Makmah-inspired Mango Pickle


This pickle, or acar as we like to call it in Malaysia, is inspired by Makmah’s famous Mango Pickle. It is sweet (from the mangoes), salty, spicy and sour all at the same time.

Makmah’s Mango Pickle

Recently for the month of Ramadan, Makmah’s mango pickle “Acar Mangga” has been for sale at certain Ramadan Bazaar’s around Ampang. My entrepreneurial cousin, Saiful (who is also a superb photographer – check him out at here at Senseless Art Photography) convinced Makmah to part with the recipe and sell this wonderful acar for the world to consume and enjoy.

The mango pickle eaten in Kuala Lumpur with Homemade Nasi Lemak.

I managed to eat a bit (pffft, I lie. I ate A LOT) of the acar when I was in Kuala Lumpur recently, and quite keen to make this when I return to Athens.

It is quite difficult, of course – I cannot find the type of mangoes that Makmah uses. I found unripe mangoes from Lidl, and decided to use these South American mangoes. Please look for unripe mangoes – and if you can find the Asian varieties (and willing to pay a lot), please do try it with those mangoes. I peeled off the skin, and cut the mangoes into cubes. You can leave the skin on if you want, but I wasn’t too keen on the skin (chemicals and etc,) in the dish.

It didn’t turn out as nice as Makmah’s Acar Mangga, but I could see that it could get there – with the right amount of spices and the proper mango. This pickle recipe below goes really well with the other dish that I made the same day – Chicken Liver Curry. I used quite a lot of fresh curry leaves, and I have to say, I need to find out how to grow the curry leaf plant on my balcony.ing_curryleaves

This recipe also uses an ingredient that you might find from your Asian produce store – Candlenuts. It is quite hard to find and if you can find it, lucky you! It is known as ‘Buah Keras’ in Malay (meaning hard fruit). It is used mainly as a thickener, and it looks like macadamia nuts (but tastes much more bitter than macadamias) and a lot of Nyonya Peranakan dishes use Candlenuts, like Kapitan Chicken Curry (coming soon!). You can replace these with macadamia nuts, if you cannot find candlenuts.ing_candlenuts

I used Panch Phoron and Garam Masala in this recipe. You can find out how to make these on my posts about these spices.

I will have to correctly state that this is an ‘inspired-by’ recipe and not exactly Makmah’s recipe. I used less garam masala powder (and not too much chilli powder too). I vaguely remembered what she told me what is needed for the recipe, and this is compiled by bits and pieces of what I remember. I do hope you’ll enjoy this version of Mango Pickles.  It can be eaten with other curries, with rice and/or chapatti.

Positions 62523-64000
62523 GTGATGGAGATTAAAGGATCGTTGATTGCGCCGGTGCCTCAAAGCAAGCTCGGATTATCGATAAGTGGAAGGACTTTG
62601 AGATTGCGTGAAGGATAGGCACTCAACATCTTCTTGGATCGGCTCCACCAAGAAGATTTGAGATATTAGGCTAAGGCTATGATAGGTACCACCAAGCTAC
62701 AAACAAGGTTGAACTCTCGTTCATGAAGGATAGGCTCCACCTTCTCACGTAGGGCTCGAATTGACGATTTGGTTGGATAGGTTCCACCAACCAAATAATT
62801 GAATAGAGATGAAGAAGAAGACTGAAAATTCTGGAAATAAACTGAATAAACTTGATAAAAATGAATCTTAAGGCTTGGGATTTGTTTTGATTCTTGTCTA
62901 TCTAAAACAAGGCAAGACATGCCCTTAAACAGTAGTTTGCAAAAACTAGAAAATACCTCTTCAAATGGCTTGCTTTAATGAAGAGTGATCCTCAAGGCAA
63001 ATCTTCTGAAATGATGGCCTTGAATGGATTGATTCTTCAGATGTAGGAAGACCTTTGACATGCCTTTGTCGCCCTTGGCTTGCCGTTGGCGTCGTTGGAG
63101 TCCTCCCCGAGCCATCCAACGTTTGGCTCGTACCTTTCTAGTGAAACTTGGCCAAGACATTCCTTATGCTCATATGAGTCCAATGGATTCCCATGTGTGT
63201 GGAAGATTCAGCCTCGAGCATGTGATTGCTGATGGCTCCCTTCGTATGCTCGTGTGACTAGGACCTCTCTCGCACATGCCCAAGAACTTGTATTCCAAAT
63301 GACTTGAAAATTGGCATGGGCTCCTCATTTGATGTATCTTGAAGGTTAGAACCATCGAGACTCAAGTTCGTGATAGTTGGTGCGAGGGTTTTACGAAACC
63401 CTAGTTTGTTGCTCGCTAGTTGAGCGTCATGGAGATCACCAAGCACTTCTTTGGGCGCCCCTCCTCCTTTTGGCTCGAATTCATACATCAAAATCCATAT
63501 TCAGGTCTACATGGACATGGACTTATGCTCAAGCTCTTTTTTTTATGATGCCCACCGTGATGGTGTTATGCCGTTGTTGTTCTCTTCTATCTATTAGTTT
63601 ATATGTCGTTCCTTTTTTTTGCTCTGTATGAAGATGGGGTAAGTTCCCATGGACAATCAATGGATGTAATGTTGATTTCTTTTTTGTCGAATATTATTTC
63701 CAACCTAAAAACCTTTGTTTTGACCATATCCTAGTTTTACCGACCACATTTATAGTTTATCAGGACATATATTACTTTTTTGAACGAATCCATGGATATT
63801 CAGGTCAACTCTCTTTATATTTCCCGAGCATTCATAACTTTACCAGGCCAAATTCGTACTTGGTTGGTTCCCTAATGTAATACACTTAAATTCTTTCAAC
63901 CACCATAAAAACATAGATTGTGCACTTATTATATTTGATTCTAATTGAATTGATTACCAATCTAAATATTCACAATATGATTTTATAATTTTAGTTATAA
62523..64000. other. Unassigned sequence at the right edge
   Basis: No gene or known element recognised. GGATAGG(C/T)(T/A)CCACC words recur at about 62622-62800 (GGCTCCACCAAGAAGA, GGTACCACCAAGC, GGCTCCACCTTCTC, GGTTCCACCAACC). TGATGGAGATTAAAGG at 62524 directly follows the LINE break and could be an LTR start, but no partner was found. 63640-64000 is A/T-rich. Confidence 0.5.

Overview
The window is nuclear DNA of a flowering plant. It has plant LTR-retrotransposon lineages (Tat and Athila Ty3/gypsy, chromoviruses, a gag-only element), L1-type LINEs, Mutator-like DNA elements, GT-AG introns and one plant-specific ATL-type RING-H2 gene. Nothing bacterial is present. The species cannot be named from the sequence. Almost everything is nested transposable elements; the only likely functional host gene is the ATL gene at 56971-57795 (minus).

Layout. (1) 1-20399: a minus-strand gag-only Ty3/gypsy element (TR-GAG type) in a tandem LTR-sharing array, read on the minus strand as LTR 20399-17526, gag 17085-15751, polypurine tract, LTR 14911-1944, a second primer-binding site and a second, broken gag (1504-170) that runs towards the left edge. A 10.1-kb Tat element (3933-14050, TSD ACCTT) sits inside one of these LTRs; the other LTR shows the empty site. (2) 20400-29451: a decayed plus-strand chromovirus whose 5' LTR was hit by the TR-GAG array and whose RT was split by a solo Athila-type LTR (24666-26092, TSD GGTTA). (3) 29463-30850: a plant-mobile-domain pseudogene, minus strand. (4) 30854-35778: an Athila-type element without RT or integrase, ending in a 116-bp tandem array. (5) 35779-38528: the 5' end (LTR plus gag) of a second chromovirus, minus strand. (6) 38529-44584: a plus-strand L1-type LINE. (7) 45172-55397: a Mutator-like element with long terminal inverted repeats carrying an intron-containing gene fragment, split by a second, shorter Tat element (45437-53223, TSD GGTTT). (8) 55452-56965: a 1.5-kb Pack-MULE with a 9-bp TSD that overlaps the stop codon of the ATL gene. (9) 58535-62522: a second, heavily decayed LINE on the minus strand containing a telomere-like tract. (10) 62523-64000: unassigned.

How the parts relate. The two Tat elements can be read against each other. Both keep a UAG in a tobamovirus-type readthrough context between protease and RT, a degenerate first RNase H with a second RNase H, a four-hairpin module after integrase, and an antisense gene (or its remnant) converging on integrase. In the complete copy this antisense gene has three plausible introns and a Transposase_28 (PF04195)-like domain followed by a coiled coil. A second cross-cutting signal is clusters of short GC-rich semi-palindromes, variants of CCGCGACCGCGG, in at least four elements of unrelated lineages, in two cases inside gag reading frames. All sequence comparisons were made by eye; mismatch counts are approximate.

• 1 unripe mango, cubed.
  • 3-4 tbsps of salt
  • 1 tsp of panch phoron spice mix
  • 1/4 tsp of mustard seeds
  • 1 -2 tsps of garam masala
  • 1 tsp of chilli powder (use more if you want it spicier)
  • 2 garlic cloves
  • 2 candlenuts (alternatively, macadamia nuts)
  • 1 thumb-sized piece of ginger
  • 7-10 pieces of curry leaves
  • 2 tbsps of olive oil, plus a bit more extra for later.
  • 1 tbsp of apple cider vinegar
  • juice from 1 lime


  1. Start with the mango: In a bowl, add the salt to the mango, and mix well. Leave to ‘pickle’ for a few hours. I left it for just a bit more than an hour. Once you are ready to start making the pickle, squeeze the liquid away from the mango separating them into separate bowls and set both aside. mangopickle10
  2. Pound the garlic, ginger and candlenuts together into a paste in a pestle and mortar. You can alternatively use a blender, but try not to overblend. mangopickle04
  3. Heat up a frying pan on medium heat. Add 1 tbsp of olive oil.
  4. Fry the heaped teaspoon of panch phoron spice mix and the mustard seeds until it starts popping.mangopickle02
  5.  Add the garlic, ginger and candlenuts paste, and fry until fragrant. mangopickle03
  6. Add the garam masala and chilli powder. Fry for a few minutes more, then add the curry leaves.
  7. Once the curry leaves have started to crisp up, add the mangoes and stir.
  8. Add 1 tbsp of olive oil, and continue to cook until the mangoes start to soften.mangopickle05
  9. Add the vinegar and 1 tsp of the salty mango liquid from (1) and continue to cook. Taste to make sure that there is enough salt. If it isn’t, add more from the salty mango liquid (I used it all.)
  10. Once the mango has softened, take it off the heat, and stir in the lime juice.
  11. Let it cool. It is now ready to eat, or store.
  12. If you are storing it in a jar, cover the top with a little bit of olive oil.
  13. Serve it with some rice and curry. I thoroughly enjoyed this pickle by the side with lightly spiced grilled chicken.mangopickle08

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